ü Context freeness of formal logic as both its major strength and its major weakness, and
ü Whether a classical subject-object dichotomy is a proper framework for physics (Deutsch very blatantly assumes that it is.).

One can only surmise his philosophy denies relevance of these topics in his treatise. His adapted Popperian philosophy appears to contravene relevant artifacts of orthodox Copenhagen quantum theory. I think a unification of Deutsch’s ideas and selected Copenhagen concepts which he dismisses are superior to either alone.

Conclusion: You should read this book. Then ask yourself, "What political motivation won it a Dirac Prize?"

Doug Renselle.


Note 1 - Deutsch recently appeared on a PBS science show (CDT 8PM, 12Oct99), and he still sees reality from an objective viewpoint. He and a colleague demonstrated a classical double-slit experiment with multiple photons traversing both slits and (unmeasured) forming familiar interference fringe patterns on a screen. They revise their experiment to only permit successive incremental delivery of unit photons to traverse both slits. One intuits their expectation of a non-fringe particulate spot pattern on a screen (i.e., what we would see if we attempted to measure either or both slits to see which slit a photon object is traversing). However, a familiar interference fringe pattern integrates gradually with each new photon's traversal. Deutsch exclaims, "Since photons are objects our results are impossible unless our individual photons are interfering with photons from other, parallel multiverses."

Here, we see Deutsch still denying photons — and in general, quantum systems — are wavicles. He tells us a photon cannot be in more than "one place, one locus" at a time. He tells us that to make that assumption would be absurd! His simple "one place, one time" statement describes a classical analytical thing. Analytical things (i.e., classical_object = f(t), or in words, classical objects are ideal infinitesimal point functions of time) are innately incapable of interference. 'Orbits' of classical objects decay! Analytical things are incapable of Heisenberg uncertainty (inter)relations. Analytical things are incapable of depicting quantum reality. Analytical things (assuming Einsteinian relativity) are incapable of superluminality, tunneling, etc. All of this argues against an object model capable of interference with itself or, as Deutsch suggests, another multiversal object.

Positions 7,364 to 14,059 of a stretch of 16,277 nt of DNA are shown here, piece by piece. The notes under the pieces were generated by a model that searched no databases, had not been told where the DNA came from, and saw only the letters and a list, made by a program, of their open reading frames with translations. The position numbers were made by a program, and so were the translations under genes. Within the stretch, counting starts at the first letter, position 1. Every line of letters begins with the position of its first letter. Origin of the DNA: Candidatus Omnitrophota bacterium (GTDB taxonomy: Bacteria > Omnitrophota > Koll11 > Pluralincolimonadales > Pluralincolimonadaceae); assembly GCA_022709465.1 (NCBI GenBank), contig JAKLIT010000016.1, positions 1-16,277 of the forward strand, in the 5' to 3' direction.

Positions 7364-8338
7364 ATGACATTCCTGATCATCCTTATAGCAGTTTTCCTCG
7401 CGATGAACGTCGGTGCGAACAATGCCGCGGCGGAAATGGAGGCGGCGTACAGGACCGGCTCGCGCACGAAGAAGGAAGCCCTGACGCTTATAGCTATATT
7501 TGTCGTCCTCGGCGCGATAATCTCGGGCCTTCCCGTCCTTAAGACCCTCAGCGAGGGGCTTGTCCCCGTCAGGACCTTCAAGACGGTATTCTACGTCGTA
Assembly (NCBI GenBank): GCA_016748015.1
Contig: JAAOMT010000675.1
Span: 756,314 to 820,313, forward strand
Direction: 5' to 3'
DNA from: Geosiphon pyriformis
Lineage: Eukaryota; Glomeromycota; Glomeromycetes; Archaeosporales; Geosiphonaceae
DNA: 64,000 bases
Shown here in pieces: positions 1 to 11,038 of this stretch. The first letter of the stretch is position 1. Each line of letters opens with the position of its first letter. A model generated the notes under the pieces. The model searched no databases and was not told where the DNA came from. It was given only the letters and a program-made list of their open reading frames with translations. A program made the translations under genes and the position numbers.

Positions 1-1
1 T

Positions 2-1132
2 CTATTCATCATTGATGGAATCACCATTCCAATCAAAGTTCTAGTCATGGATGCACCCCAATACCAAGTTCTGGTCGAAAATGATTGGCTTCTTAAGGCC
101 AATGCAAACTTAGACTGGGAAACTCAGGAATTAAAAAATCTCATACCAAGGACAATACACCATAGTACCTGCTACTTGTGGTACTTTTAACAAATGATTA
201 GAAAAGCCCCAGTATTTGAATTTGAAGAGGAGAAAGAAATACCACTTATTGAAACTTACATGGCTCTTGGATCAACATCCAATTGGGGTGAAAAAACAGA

See our review of Irving Stein's, The Concept of Object as the Foundation of Physics.

We are simply amazed! All of quantum science and nearly unlimited and various experiments with various simple quantum systems are interpreted to infer multiversal omnimensionality plus both/and particle/wave nature of all quantum systems. Yet Deutsch tells us that an individual photon, as an objective particle, cannot interfere with itself, but somehow it can interfere with other objective photons both in a local multiverse and in nonlocal multiverses. Did you get that? A photon cannot interfere with self locally, but it can interfere with nonlocal objects in other multiverses!

Bottom line: We still think Deutsch's difficulty is his assumption of an analytic, objective reality. In our opinion, objectivism is a paralytic disease of otherwise great minds. Return

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©Quantonics, Inc., 1998-2024 — Rev. 18Sep2013  PDR — Created 12May1998 PDR
(21Dec2000 rev - Add local link to 'absurd' page link.)
(24Jan2001 rev - Use ext-dashes in para. 2 of note above to correct punctuation.)
(19Dec2001 rev - Add top of page frame-breaker.)
(16Oct2006 rev - Replace 'omni[di]mensional' with 'omnimensional.')
(16Jan2011 rev - Add 'Deutsch Mind as Classical Computer' anchor.)
(18Sep2013 rev - Make page current.)